I decided to take the information you got from Jimmy and to assume that he meant a 50-pound batch of dough. Otherwise, the numbers won't work. So, operating on that premise, I used the expanded dough calculating tool at http://www.pizzamaking.com/expanded_calculator.html
(you can also use the Lehmann dough calculating tool) to come up with a possible dough formulation for a 50-pound batch of dough. Of all the numbers you gave, the ones that appear to be hard and fast and the least disputable are the amount of salt and the amount of oil. So, I built the dough formulation around those specific values. I also increased the amount of cake yeast to 0.75% because I do not believe that one ounce of cake yeast would be enough for a dough that is to be either used the same day or after one or more days of cold fermentation. Also, a golf-ball size of cake yeast would seem to weigh more than one ounce.
In addition to the above changes, I also used a hydration of 58%. That may seem to be on the low side but you will note that the oil in the dough formulation is 6.38%. I have worked with high oil doughs before and if you don't adjust the formula hydration to compensate for the wetness that a lot of oil brings to the dough, you can end up with a very wet dough that can be hard to handle. My practice is to use a combination of water and oil percents that is pretty much equal to the rated absorption value for the flour I am using. That is the same approach that Tom Lehmann recommends. I should also mention that using 58% hydration, the amount of water comes to about 88% of the value that Norma came up with when she weighed one #10 can (the empty Stanislaus 7/11 can) filled pretty much to the top with water. I would imagine that in practice a worker wouldn't completely fill the can with water because it would be cumbersome and awkward to handle the can with water at that level without spilling the water. I suspect that the worker would fill the can just to the point where it is easy to manage. So, the 88% figure doesn't seem to me to be out of whack.
Based on the above, I came up with the following dough formulation:
Olive Oil (6.37%):
|13573.52 g | 478.78 oz | 29.92 lbs|
7872.64 g | 277.69 oz | 17.36 lbs
101.8 g | 3.59 oz | 0.22 lbs |
267.4 g | 9.43 oz | 0.59 lbs | 15.97 tbsp | 1 cups
864.63 g | 30.5 oz | 1.91 lbs | 64.05 tbsp | 4 cups
22680 g | 800 oz | 50 lbs | TF = N/A
Note: No bowl residue compensation
As I noted in the above dough formulation, I did not use a bowl residue compensation. However, if I were to use, say, 1.5%, which is the value I use at home to make my doughs in a stand mixer, the dough formulation becomes:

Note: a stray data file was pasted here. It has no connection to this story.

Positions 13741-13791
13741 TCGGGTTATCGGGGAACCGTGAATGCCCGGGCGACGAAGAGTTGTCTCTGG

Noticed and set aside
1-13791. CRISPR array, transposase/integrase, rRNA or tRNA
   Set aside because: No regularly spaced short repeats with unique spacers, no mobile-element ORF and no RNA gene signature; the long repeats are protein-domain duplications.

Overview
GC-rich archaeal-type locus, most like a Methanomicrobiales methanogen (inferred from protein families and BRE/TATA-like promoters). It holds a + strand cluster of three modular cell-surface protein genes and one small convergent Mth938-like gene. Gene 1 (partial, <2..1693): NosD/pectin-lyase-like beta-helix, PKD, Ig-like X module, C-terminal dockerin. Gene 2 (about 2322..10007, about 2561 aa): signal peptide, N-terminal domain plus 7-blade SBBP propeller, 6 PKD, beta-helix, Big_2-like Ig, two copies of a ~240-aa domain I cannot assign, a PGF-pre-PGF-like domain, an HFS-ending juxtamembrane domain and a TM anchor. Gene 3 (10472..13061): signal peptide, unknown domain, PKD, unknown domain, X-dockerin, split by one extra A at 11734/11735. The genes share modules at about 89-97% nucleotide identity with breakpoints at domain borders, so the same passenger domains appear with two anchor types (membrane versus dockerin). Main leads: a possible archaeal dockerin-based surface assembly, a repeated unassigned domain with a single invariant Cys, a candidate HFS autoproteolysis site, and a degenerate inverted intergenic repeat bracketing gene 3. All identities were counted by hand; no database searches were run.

Olive Oil (6.37%):
|13777.13 g | 485.97 oz | 30.37 lbs|
7990.73 g | 281.86 oz | 17.62 lbs
103.33 g | 3.64 oz | 0.23 lbs |
271.41 g | 9.57 oz | 0.6 lbs | 16.21 tbsp | 1.01 cups
877.6 g | 30.96 oz | 1.93 lbs | 65.01 tbsp | 4.06 cups
23020.2 g | 812 oz | 50.75 lbs | TF = N/A
Note: Bowl residue compensation = 1.5%
It is easy to scale either of the above dough formulations to any desired dough batch weight. However, to do so in a way as to replicate what Jimmy does, you would need to know a typical dough ball weight (or weighs for different size pizzas) and the corresponding pizza size(s). Otherwise, you can assume a thickness factor and, using the Thickness Factor option of the dough calculating tool, calculate the amount of ingredients you would need to make the dough for any size and number of pizzas. For example, a typical thickness factor for a NY style might be around 0.085.
It is also possible to redo the above dough formulations to use dry yeast. I can't find any fresh yeast (typically the 0.6 ounce cubes) in any store near me, so I use mainly IDY. Should you decide to try either of the above dough formulations and if you need help converting either or both of the above dough formulations to use either IDY or ADY, I can help you with that conversion (the baker's percents will be different for IDY and ADY).
With respect to the last pizza you made using the Lehmann dough calculating tool, I think I would use less yeast and a longer cold fermentation. That should produce more residual sugar for crust coloration purposes and create more byproducts of fermentation for better crust flavor and a better texture. It is up to you if you want to experiment with a lower thickness factor that is more typical of the NY style.